In its response to its Future of Trusteeship and Governance consultation, The Pensions Regulator (TPR) has announced that it will be taking new measures to protect pension savers and improve member outcomes.
The consultation, which took place between July and September 2019, received 114 responses from a mix of layperson and professional trustees, chairs of trustee boards, pension managers, advisers, consultants, industry stakeholder organisations and trade bodies. It called for evidence and views relating to various proposals for protecting the interests of savers.
As part of its response, TPR has committed to reviewing and updating its Trustee Knowledge and Understanding code of practice and trustee toolkit, making expectations clearer with a view to driving up standards of trusteeship. It also plans to run a regulatory initiative to test levels of trustee knowledge and understanding, and consider appropriate measures where these fall short of expectations.
TPR also plans to establish an industry working group to find ways of supporting schemes in taking steps to improve trustee diversity. This group will consider the following points: what is meant by diversity and inclusion; best practice guidance on board composition and how boards can make the most of the pool of potential trustees they have available to them; practical tools and case studies to promote the recruitment of diverse trustees; inclusive material that can help to promote the benefits of becoming a trustee; and engagement with employers to recognise the benefits of the trustee role in personal development of employees.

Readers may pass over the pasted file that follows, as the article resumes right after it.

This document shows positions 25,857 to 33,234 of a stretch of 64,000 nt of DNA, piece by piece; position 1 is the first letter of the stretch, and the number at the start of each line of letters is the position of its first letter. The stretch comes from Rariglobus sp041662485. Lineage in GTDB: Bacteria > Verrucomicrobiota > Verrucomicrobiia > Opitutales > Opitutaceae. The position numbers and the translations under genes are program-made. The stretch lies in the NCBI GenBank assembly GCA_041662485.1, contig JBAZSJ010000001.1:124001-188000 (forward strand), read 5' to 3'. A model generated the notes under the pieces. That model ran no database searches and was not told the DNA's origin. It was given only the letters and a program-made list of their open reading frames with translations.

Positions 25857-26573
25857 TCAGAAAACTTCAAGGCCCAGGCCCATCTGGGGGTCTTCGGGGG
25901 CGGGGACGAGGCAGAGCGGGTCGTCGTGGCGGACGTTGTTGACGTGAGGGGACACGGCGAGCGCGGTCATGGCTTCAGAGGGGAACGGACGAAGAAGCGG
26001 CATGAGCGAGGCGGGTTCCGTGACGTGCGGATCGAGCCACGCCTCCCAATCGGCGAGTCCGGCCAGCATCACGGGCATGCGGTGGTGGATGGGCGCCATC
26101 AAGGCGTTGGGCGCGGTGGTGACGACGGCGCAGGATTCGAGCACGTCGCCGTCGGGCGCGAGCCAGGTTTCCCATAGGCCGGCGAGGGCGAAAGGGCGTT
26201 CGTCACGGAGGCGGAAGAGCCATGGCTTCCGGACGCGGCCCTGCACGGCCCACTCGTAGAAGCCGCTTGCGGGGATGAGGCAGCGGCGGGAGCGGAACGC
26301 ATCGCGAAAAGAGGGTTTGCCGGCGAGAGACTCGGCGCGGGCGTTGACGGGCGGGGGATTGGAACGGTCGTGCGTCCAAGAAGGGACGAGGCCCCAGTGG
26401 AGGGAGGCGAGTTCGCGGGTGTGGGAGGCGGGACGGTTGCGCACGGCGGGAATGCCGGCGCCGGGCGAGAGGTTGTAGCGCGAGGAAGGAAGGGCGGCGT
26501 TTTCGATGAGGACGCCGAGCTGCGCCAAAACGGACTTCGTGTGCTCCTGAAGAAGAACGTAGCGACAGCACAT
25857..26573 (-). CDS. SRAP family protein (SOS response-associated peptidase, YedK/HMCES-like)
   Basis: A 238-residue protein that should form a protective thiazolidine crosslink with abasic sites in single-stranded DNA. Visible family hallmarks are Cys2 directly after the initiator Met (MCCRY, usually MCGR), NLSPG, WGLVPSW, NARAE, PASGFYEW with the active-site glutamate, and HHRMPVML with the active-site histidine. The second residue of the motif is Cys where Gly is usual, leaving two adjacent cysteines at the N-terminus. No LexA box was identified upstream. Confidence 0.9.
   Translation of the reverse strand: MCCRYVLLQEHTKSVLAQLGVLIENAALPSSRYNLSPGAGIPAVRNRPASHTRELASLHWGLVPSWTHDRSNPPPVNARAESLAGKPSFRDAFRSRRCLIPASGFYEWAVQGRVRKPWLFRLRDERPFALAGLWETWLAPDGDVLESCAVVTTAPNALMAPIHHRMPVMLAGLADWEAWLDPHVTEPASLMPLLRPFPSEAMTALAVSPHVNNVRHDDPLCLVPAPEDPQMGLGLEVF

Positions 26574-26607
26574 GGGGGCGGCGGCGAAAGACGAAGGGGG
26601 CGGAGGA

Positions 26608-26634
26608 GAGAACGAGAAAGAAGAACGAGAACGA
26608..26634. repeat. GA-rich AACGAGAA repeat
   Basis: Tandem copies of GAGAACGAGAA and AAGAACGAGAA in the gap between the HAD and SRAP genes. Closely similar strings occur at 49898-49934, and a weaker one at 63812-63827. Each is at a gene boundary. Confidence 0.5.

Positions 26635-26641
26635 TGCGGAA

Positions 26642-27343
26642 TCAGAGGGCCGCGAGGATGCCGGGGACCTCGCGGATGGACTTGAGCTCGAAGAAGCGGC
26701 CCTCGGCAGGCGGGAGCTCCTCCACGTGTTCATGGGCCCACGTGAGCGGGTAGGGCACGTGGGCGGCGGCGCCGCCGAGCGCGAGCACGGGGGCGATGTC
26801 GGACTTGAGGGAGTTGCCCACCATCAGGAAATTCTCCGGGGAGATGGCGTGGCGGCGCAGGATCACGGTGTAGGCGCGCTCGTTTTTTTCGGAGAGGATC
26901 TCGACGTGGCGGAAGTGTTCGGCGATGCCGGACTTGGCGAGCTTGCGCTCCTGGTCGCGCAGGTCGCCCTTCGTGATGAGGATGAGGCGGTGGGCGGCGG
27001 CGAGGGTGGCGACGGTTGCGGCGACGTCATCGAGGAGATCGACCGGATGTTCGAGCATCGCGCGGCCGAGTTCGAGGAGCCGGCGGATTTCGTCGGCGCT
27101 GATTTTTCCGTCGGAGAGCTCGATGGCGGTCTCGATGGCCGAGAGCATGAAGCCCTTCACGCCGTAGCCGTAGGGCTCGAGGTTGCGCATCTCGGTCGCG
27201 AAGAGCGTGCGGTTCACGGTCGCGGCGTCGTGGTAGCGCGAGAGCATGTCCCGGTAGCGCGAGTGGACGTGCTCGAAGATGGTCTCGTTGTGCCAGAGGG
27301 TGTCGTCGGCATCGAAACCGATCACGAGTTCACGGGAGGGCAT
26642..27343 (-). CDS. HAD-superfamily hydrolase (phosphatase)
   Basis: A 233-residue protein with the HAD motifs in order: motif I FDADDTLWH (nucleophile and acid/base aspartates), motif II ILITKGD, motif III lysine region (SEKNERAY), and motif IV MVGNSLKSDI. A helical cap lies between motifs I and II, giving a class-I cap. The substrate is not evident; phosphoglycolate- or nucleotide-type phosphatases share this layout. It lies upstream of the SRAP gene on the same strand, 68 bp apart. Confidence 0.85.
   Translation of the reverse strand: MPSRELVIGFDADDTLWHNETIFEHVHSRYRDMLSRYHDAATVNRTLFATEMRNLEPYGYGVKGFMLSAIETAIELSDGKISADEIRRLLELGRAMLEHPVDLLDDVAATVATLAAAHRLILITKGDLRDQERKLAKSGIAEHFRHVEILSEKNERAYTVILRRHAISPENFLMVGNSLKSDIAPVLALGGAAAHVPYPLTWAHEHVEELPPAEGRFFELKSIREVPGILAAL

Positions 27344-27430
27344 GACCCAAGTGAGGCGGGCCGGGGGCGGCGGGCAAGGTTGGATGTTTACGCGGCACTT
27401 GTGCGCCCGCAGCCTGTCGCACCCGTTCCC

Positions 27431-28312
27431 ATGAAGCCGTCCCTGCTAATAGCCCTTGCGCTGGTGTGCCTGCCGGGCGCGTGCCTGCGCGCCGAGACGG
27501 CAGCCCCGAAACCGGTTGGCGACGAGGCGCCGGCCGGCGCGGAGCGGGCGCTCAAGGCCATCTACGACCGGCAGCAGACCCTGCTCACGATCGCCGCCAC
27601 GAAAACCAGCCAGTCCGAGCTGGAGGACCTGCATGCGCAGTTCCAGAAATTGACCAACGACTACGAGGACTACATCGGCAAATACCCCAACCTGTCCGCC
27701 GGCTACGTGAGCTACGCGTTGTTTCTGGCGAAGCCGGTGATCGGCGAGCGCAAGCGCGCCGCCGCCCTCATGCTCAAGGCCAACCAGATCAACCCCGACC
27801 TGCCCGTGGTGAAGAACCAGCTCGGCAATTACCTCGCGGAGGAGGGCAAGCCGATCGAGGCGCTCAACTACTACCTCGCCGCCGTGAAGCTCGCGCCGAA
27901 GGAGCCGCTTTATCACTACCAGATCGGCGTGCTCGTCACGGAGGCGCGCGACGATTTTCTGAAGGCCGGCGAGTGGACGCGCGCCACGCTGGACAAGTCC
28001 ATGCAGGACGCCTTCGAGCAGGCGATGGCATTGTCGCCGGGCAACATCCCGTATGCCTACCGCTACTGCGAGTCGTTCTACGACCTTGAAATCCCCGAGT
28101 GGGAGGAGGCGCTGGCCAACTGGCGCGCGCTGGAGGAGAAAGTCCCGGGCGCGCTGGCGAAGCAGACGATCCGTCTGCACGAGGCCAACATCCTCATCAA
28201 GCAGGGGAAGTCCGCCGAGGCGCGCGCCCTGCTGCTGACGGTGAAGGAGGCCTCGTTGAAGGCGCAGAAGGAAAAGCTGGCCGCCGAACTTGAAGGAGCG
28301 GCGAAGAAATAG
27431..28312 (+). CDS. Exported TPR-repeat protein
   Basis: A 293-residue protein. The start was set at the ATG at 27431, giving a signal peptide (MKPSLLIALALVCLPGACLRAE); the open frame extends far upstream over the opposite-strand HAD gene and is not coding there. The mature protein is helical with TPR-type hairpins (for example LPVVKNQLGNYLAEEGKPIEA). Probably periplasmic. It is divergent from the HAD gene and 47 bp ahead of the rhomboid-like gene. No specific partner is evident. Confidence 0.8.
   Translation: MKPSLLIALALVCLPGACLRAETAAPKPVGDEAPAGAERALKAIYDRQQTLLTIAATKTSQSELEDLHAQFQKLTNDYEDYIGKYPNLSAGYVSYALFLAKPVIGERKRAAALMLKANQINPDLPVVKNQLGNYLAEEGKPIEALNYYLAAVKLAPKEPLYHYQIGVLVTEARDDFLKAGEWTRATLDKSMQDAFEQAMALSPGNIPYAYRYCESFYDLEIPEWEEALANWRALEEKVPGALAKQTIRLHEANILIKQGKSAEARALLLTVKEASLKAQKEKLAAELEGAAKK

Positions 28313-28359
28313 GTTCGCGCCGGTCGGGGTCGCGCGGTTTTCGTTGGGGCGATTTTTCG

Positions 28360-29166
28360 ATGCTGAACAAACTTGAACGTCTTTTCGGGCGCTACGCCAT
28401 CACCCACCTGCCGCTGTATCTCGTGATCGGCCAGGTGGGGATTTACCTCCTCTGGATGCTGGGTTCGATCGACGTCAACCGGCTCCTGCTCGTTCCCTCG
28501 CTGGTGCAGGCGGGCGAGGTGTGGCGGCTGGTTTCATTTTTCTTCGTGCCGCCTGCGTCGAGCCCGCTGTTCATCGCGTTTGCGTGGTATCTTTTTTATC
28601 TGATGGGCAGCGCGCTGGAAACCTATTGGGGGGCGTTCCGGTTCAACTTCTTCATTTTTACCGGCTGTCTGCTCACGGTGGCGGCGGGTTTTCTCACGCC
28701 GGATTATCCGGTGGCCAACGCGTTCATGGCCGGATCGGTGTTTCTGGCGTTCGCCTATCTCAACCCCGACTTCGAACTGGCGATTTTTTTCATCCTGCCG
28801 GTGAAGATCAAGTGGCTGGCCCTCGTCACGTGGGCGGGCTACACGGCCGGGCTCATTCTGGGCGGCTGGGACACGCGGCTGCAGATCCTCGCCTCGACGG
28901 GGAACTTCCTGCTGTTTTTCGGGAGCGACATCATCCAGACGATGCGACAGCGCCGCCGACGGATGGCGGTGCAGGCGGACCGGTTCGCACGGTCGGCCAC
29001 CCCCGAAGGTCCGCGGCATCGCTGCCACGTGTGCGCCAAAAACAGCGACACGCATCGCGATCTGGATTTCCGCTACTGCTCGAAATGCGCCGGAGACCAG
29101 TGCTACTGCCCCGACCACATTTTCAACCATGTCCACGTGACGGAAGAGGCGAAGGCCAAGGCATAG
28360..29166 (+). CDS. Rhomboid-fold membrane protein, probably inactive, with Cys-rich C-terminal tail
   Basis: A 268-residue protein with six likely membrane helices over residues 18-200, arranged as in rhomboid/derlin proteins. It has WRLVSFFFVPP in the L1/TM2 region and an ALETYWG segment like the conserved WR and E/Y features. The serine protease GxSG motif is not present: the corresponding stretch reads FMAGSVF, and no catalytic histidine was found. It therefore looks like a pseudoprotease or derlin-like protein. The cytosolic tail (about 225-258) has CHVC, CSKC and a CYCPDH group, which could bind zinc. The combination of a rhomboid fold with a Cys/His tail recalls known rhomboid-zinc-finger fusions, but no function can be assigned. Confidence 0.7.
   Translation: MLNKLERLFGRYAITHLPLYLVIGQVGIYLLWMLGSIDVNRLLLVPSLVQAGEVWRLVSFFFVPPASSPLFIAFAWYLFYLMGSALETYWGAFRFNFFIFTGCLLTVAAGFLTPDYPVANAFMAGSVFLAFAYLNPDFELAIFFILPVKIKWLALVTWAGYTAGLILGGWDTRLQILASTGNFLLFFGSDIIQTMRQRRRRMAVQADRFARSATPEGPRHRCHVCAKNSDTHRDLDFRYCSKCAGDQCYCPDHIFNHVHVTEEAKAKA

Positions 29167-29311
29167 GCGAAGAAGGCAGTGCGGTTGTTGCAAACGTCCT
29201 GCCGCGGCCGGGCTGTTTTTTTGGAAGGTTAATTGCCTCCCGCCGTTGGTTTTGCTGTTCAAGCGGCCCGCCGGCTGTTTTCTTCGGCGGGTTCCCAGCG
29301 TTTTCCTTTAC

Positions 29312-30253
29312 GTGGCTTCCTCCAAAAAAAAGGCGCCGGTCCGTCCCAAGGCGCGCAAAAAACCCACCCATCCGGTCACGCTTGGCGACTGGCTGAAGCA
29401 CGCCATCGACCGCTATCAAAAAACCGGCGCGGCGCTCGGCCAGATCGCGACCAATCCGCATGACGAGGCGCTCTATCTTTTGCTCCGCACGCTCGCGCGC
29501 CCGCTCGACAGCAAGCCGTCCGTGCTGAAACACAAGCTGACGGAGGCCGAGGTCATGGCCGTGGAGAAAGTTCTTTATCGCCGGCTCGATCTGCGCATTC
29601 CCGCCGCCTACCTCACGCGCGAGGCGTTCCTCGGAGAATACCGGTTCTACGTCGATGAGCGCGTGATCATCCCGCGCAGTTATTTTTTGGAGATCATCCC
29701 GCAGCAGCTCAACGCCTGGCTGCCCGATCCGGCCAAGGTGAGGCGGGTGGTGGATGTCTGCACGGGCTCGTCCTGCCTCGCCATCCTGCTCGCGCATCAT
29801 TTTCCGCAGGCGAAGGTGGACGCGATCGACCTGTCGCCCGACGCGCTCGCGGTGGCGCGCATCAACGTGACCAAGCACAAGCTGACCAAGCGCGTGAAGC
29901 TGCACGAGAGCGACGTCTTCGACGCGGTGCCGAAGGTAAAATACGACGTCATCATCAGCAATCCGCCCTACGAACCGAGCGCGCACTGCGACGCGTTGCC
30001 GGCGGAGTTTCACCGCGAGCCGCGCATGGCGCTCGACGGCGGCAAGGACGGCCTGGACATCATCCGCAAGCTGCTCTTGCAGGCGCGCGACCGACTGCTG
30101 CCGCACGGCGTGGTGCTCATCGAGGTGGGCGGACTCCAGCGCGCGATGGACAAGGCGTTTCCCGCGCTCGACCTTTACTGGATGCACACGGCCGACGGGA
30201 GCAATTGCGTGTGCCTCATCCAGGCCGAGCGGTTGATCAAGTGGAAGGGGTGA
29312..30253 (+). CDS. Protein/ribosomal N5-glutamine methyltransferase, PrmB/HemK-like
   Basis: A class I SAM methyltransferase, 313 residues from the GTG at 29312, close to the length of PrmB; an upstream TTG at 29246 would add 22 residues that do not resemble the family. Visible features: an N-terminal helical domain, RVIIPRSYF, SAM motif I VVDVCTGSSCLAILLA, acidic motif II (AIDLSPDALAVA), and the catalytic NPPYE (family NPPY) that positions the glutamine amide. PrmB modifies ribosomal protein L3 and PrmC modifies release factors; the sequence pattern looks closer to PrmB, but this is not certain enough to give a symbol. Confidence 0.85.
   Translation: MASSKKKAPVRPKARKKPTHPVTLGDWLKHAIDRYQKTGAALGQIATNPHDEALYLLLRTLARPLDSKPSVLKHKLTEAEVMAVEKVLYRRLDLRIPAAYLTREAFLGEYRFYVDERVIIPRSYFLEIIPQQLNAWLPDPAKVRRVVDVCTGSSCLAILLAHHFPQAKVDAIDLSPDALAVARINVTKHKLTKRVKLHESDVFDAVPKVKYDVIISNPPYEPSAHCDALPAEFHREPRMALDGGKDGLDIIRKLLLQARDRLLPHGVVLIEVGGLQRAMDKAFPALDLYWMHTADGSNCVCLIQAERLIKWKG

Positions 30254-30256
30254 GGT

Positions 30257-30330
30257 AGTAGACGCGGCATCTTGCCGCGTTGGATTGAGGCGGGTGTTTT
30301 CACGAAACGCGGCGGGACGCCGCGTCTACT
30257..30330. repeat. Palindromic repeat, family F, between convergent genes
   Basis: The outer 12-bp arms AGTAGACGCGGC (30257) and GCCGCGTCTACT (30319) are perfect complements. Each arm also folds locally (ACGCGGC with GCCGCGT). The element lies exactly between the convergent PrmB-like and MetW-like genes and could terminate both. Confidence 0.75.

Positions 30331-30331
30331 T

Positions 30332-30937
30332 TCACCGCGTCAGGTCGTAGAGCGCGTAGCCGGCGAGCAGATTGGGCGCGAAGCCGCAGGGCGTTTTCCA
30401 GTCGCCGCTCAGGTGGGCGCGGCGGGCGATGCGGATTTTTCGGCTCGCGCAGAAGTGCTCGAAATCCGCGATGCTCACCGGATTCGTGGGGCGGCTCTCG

The regulator has also stated that it will continue to monitor defined contribution (DC) consolidation activity and work with the industry and the Department of Work and Pensions (DWP) to overcome barriers to consolidation.
David Fairs, executive director of policy at TPR, said: “It is clear there is strong support from the industry for a collaborative approach to improving governance standards to protect savers and member outcomes.
“The route to achieving this goal is driving up standards across all schemes, but particularly in small and micro schemes that our research shows tend to have poor governance; we will encourage consolidation where trustees are unwilling or unable to improve governance to the required standards. Vital to this will be boosting knowledge and understanding and ensuring trustee boards have a diverse make up to make the best decisions for members.
“We have listened carefully to what the industry has told us, and we are not at this stage going to introduce new measures in areas such as sole trusteeship and adding a professional trustee to boards.
“However, we will continue to monitor standards closely to ensure our expectations for scheme governance are met, and that the right action is taken where schemes do not improve. Only in this way, and by working with industry bodies, can we ensure savers are adequately protected.”